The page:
Sterling has plunged by more than 1% after Bank of England governor Mark Carney signalled interest rates could be cut over the summer to help boost the UK economy.
The pound dropped 1.5% against the US dollar at 1.324, after Carney said in his view the cost of borrowing should be cut from 0.5%.
However, he said the decision would not be his to take alone and the final call would be made by the Monetary Policy Committee (MPC) during its inflation report in two weeks' time.
He also hinted that the Bank could pump more cash into the economy under its quantitative easing programme and said the Financial Policy Committee could take action when it meets next Tuesday.
His comments fuelled impressive gains on the FTSE 100 Index, which surged to its highest level for nearly a year, closing 2.3% up at 6504.3.
Carney's remarks are a far cry from the MPC's view before the EU referendum when it was predicted the next move for interest rates would be a rise rather than a fall.
He said Britain was grappling with "economic post-traumatic stress disorder" following the vote to leave the European Union.
He also revealed that the Bank would take further action to ease uncertainty by providing "additional flexibility" in its provision of liquidity insurance by continuing to offer Indexed Long-Term Repo operations on a weekly basis until the end of September.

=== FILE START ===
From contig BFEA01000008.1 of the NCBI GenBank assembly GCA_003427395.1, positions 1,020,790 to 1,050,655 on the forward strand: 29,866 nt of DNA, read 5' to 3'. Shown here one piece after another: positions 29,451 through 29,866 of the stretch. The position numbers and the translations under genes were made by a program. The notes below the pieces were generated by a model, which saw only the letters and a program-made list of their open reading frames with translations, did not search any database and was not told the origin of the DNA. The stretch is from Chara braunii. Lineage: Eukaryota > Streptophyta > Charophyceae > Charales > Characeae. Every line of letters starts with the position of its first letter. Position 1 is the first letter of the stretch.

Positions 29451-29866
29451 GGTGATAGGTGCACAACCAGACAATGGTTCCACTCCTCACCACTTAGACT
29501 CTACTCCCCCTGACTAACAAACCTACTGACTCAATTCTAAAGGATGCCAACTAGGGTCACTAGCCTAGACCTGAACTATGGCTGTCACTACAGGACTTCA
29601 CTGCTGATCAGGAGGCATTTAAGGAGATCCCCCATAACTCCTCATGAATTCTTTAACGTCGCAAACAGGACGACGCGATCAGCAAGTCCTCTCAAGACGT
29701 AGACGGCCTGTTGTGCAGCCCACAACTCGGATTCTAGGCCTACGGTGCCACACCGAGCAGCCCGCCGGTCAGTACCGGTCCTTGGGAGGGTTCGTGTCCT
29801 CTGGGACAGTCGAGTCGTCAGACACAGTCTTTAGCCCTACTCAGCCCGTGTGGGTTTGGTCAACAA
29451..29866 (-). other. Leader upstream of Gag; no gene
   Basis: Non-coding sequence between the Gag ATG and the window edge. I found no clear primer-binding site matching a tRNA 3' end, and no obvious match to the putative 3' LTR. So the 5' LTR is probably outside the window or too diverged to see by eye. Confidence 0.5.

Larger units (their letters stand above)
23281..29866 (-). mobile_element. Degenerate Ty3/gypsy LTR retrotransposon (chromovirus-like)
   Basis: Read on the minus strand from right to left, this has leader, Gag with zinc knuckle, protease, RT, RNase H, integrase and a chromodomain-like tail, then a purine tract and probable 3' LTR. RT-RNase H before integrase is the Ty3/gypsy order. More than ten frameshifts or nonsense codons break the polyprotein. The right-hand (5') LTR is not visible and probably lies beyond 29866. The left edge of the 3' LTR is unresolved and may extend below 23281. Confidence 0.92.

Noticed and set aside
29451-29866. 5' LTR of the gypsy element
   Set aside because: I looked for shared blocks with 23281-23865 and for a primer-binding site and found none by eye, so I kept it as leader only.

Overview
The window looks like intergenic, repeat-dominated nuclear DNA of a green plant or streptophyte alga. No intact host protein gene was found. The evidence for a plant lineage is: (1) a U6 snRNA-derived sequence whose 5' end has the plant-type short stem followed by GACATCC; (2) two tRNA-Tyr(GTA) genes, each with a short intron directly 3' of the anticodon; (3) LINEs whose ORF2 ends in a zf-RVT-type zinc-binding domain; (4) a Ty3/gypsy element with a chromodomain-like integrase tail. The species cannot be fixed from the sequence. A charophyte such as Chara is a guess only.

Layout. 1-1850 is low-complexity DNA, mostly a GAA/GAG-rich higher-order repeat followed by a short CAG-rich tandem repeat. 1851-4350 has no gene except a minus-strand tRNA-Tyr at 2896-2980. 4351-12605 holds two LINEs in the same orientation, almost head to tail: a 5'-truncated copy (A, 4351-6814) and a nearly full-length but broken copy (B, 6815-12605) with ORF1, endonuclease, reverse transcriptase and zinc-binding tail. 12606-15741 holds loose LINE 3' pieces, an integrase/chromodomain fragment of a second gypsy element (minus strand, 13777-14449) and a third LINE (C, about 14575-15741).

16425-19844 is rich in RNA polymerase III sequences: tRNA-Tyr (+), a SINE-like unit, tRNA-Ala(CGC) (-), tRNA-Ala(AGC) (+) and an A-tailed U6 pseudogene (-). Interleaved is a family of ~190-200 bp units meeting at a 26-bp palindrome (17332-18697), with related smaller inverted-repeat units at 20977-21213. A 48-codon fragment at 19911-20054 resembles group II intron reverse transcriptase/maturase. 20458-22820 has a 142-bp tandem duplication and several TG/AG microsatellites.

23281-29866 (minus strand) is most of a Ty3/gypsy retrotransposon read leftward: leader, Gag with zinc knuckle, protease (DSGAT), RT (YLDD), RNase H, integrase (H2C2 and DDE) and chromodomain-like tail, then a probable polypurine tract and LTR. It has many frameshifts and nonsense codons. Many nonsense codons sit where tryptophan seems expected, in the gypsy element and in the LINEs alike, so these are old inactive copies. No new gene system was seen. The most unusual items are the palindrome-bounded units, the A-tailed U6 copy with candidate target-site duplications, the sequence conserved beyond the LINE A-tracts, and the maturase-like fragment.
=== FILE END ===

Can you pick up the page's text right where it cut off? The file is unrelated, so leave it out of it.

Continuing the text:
It comes after he stepped in to calm UK financial markets within minutes after the Brexit decision by pledging to pump in at least £250 billion if needed to prevent a credit squeeze.
In an effort to offer more words of reassurance, Carney said "the UK can handle change", adding: "It has one of the most flexible economies in the world and benefits from a deep reservoir of human capital, world-class infrastructure and the rule of law.
"Its people are admired the world over for their strength under adversity. The question is not whether the UK will adjust but rather how quickly and how well."
He said: "Over the past few months, working closely with the Chancellor and with HM Treasury, we put in place contingency plans for the initial market shocks. They are working well."
However, he also warned that "as a result of increased uncertainty and tighter financial conditions, UK households could defer consumption and firms delay investment, lowering labour demand and causing unemployment to rise".
The Bank of England is expecting UK gross domestic product to hit 2% this year as it comes under fire from increased uncertainty caused by Brexit.